Easter spending on the riseIf you're looking for signs that our chilly economic situation is beginning to thaw, you may want to check out the family Easter basket.

According to figures recently released by the National Retail Federation (NRF), the average consumer will be spending more on everything to do with Easter this year. We're talking not just Easter candy, but clothing, greeting cards, decorations and flowers -- the whole shebang. The NRF's Easter Consumer Intentions and Actions Survey concluded that people will be spending, on average, $118.60 this year, compared to $116.59 a year ago.
Overall, the NRF predicts we'll spend $13.03 billion this year on Easter, up from $12.73 billion in 2009.

If you're curious, breaking it down into major categories, the average American says they'll spend:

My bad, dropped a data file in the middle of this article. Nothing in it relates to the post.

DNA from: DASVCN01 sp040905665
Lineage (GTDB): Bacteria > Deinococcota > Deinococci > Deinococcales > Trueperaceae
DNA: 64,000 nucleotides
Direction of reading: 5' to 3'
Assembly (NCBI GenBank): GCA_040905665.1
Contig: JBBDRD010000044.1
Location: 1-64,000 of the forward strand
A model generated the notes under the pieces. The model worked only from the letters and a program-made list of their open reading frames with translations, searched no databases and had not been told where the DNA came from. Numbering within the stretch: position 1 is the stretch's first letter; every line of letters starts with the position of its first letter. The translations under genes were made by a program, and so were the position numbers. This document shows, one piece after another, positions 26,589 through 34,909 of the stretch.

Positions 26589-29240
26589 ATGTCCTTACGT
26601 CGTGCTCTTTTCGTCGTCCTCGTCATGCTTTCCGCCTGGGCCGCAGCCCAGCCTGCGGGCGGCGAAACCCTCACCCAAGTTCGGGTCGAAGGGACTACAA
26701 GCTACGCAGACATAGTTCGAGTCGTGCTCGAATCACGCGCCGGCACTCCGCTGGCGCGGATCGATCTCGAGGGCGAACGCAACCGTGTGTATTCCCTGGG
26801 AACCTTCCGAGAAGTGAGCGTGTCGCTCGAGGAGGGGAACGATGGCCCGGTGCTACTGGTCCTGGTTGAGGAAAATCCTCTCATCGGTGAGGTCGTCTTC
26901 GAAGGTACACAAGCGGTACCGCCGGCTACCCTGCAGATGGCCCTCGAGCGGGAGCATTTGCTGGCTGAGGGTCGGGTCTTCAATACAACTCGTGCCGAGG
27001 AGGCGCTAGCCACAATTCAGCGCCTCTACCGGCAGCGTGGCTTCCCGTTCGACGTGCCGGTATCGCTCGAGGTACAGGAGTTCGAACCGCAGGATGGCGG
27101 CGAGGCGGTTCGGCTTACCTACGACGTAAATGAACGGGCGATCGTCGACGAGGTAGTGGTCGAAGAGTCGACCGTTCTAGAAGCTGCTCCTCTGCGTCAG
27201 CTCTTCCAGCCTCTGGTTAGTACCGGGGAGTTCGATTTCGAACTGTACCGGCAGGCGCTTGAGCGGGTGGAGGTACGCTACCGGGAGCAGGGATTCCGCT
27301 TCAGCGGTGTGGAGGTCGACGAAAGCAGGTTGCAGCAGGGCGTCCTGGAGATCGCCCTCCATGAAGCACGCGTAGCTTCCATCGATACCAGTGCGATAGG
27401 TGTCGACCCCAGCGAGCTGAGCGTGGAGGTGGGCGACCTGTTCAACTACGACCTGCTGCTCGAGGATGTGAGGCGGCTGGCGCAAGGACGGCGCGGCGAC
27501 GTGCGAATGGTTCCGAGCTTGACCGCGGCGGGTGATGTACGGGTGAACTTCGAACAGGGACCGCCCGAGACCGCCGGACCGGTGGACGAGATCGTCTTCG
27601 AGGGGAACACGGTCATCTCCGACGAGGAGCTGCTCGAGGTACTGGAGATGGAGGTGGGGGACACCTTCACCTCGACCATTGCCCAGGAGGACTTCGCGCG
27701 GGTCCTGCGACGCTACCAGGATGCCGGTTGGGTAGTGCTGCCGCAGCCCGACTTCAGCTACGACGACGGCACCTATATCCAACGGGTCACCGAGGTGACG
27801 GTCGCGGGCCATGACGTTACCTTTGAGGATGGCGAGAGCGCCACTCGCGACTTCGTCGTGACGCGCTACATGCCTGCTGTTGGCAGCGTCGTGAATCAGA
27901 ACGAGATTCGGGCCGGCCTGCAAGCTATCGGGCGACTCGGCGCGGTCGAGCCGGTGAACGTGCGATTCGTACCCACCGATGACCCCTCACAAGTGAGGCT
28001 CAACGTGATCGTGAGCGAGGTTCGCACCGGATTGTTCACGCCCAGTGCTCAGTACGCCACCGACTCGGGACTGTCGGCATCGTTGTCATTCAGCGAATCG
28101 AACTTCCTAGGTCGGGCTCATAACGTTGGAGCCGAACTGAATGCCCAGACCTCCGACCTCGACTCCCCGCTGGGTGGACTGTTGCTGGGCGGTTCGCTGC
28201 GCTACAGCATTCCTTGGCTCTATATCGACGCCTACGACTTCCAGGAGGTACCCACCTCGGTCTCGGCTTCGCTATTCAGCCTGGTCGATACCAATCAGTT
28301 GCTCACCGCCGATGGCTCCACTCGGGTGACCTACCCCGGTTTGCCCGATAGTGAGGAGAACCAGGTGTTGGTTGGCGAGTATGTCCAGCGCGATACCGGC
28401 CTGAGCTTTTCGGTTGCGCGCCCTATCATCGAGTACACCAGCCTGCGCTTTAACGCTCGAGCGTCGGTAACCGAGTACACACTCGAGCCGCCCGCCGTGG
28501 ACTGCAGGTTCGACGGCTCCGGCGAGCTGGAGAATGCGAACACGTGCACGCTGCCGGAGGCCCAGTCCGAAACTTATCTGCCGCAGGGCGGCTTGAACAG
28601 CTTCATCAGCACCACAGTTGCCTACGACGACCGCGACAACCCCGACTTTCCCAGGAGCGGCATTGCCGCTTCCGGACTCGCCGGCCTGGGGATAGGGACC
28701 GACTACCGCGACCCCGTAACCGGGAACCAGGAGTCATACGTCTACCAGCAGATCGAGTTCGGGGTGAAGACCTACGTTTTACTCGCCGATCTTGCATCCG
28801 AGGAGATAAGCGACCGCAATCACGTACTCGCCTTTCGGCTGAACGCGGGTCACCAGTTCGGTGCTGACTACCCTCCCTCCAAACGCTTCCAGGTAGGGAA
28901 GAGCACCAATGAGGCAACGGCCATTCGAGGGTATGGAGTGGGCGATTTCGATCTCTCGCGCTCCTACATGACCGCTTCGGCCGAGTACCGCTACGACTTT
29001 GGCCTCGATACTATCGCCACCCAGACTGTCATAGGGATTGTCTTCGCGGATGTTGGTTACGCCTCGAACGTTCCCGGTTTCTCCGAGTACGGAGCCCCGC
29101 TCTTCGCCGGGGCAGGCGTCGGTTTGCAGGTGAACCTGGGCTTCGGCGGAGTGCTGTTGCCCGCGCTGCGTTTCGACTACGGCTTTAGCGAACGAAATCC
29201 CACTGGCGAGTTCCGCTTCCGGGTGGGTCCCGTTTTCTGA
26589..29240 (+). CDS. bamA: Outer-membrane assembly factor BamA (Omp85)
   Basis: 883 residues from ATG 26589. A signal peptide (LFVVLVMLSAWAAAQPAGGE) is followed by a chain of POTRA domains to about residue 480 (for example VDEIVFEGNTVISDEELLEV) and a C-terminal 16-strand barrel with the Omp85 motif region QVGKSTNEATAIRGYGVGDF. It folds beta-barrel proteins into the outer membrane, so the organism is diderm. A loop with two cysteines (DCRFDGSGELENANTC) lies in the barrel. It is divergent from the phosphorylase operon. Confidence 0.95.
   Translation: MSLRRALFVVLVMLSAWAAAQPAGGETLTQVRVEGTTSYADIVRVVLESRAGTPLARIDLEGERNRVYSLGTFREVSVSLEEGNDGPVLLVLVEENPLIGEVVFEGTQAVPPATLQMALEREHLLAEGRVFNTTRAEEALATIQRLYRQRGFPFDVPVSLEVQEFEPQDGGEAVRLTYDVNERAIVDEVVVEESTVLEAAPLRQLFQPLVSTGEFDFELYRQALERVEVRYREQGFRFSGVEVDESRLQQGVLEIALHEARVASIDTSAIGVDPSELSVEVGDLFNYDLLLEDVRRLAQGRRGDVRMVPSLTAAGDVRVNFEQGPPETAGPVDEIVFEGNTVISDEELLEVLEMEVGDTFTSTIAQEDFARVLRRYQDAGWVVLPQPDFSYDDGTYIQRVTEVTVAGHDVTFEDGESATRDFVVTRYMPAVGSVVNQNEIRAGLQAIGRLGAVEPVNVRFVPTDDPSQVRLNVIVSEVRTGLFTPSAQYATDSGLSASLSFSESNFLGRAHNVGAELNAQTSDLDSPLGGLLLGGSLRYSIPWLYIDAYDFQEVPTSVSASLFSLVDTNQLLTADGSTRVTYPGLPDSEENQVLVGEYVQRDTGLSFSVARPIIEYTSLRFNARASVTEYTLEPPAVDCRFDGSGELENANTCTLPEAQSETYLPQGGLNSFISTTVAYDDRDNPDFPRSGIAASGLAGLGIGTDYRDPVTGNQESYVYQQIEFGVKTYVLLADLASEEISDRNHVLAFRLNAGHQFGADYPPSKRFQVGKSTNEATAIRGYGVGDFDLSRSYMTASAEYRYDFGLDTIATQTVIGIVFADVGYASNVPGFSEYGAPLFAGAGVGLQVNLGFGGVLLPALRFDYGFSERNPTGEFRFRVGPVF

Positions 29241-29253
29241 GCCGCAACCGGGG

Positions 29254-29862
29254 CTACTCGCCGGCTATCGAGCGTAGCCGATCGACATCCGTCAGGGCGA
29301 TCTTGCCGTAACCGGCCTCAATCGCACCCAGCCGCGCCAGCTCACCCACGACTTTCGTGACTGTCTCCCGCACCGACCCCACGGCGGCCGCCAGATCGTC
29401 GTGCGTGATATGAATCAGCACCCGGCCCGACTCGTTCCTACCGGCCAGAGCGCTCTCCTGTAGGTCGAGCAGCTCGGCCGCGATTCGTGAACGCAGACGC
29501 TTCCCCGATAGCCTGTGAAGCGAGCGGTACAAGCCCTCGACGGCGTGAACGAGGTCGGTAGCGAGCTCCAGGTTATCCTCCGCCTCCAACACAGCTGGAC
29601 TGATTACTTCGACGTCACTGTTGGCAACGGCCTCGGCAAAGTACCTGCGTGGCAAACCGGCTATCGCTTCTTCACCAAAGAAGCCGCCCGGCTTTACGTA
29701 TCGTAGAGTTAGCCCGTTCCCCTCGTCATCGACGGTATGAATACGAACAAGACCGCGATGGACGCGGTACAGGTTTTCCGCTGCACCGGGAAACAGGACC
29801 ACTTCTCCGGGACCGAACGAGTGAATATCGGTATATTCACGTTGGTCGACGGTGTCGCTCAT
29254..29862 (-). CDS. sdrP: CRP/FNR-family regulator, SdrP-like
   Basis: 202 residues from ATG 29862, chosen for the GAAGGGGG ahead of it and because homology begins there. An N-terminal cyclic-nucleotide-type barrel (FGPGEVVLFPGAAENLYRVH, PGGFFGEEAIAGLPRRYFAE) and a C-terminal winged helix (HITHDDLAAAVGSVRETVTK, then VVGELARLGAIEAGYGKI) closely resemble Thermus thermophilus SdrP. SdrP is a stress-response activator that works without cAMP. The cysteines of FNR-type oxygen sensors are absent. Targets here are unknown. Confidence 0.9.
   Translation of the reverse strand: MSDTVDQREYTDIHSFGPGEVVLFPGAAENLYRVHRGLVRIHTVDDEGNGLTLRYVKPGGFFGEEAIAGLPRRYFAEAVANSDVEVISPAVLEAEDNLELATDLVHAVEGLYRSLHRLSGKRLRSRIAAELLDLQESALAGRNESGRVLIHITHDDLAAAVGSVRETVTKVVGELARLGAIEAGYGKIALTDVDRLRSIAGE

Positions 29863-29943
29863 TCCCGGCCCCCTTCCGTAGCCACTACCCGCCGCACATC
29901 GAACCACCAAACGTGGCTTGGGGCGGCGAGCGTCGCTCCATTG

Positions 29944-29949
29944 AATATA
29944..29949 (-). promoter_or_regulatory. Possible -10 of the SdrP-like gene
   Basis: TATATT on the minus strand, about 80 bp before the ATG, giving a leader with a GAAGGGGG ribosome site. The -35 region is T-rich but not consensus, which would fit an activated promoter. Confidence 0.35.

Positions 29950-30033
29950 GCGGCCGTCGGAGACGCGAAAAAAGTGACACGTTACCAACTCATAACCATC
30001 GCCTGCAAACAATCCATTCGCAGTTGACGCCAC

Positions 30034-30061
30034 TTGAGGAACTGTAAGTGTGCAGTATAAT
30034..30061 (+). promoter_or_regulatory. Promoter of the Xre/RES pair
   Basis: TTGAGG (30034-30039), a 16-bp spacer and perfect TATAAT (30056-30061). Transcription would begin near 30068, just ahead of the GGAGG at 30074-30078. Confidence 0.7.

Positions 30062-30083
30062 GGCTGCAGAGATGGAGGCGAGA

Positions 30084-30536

• $17.29 on candy
  • $18.16 on gifts
  • $19.03 on clothing
  • $37.45 on food
  • $7.84 on flowers
  • $6.34 on decorations
  • $6.30 on greeting cards
Men generally spend a little more than women for the Easter holiday. But college students and people in the 18- to 24-year-old category spend the most: The research suggests that when they come home from college or their jobs during an Easter break, they feel compelled to bring home gifts.

So things are looking up, but maybe not as high as in 2008, when the recession had started but nobody had noticed yet. That year, Americans averaged $135 on their Easter purchases. While we're nowhere close to that number, still, up is up, and any good news is good news.

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